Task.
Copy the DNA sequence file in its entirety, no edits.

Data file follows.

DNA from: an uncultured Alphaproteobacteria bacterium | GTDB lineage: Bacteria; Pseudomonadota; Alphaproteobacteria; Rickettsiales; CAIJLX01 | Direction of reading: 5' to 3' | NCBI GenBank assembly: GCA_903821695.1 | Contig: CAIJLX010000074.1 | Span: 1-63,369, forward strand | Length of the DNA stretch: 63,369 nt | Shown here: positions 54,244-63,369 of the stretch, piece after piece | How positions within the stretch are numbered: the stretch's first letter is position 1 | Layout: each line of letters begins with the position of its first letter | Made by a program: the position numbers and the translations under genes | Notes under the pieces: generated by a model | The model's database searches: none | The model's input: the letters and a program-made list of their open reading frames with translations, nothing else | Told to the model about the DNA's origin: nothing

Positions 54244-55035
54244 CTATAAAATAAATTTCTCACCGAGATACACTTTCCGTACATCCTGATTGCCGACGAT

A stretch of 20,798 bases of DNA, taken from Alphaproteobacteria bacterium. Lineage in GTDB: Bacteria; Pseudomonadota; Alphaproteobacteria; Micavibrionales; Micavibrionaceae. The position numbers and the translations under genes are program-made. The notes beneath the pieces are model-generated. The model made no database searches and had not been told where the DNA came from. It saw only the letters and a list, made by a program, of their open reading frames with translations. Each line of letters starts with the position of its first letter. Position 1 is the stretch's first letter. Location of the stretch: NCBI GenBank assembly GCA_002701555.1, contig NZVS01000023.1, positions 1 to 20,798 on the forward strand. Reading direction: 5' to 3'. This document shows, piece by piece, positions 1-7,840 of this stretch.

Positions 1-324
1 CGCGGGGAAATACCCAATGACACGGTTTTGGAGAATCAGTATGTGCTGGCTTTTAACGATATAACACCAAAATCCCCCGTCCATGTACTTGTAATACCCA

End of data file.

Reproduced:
DNA from: an uncultured Alphaproteobacteria bacterium | GTDB lineage: Bacteria; Pseudomonadota; Alphaproteobacteria; Rickettsiales; CAIJLX01 | Direction of reading: 5' to 3' | NCBI GenBank assembly: GCA_903821695.1 | Contig: CAIJLX010000074.1 | Span: 1-63,369, forward strand | Length of the DNA stretch: 63,369 nt | Shown here: positions 54,244-63,369 of the stretch, piece after piece | How positions within the stretch are numbered: the stretch's first letter is position 1 | Layout: each line of letters begins with the position of its first letter | Made by a program: the position numbers and the translations under genes | Notes under the pieces: generated by a model | The model's database searches: none | The model's input: the letters and a program-made list of their open reading frames with translations, nothing else | Told to the model about the DNA's origin: nothing

Positions 54244-55035
54244 CTATAAAATAAATTTCTCACCGAGATACACTTTCCGTACATCCTGATTGCCGACGAT

A stretch of 20,798 bases of DNA, taken from Alphaproteobacteria bacterium. Lineage in GTDB: Bacteria; Pseudomonadota; Alphaproteobacteria; Micavibrionales; Micavibrionaceae. The position numbers and the translations under genes are program-made. The notes beneath the pieces are model-generated. The model made no database searches and had not been told where the DNA came from. It saw only the letters and a list, made by a program, of their open reading frames with translations. Each line of letters starts with the position of its first letter. Position 1 is the stretch's first letter. Location of the stretch: NCBI GenBank assembly GCA_002701555.1, contig NZVS01000023.1, positions 1 to 20,798 on the forward strand. Reading direction: 5' to 3'. This document shows, piece by piece, positions 1-7,840 of this stretch.

Positions 1-324
1 CGCGGGGAAATACCCAATGACACGGTTTTGGAGAATCAGTATGTGCTGGCTTTTAACGATATAACACCAAAATCCCCCGTCCATGTACTTGTAATACCCA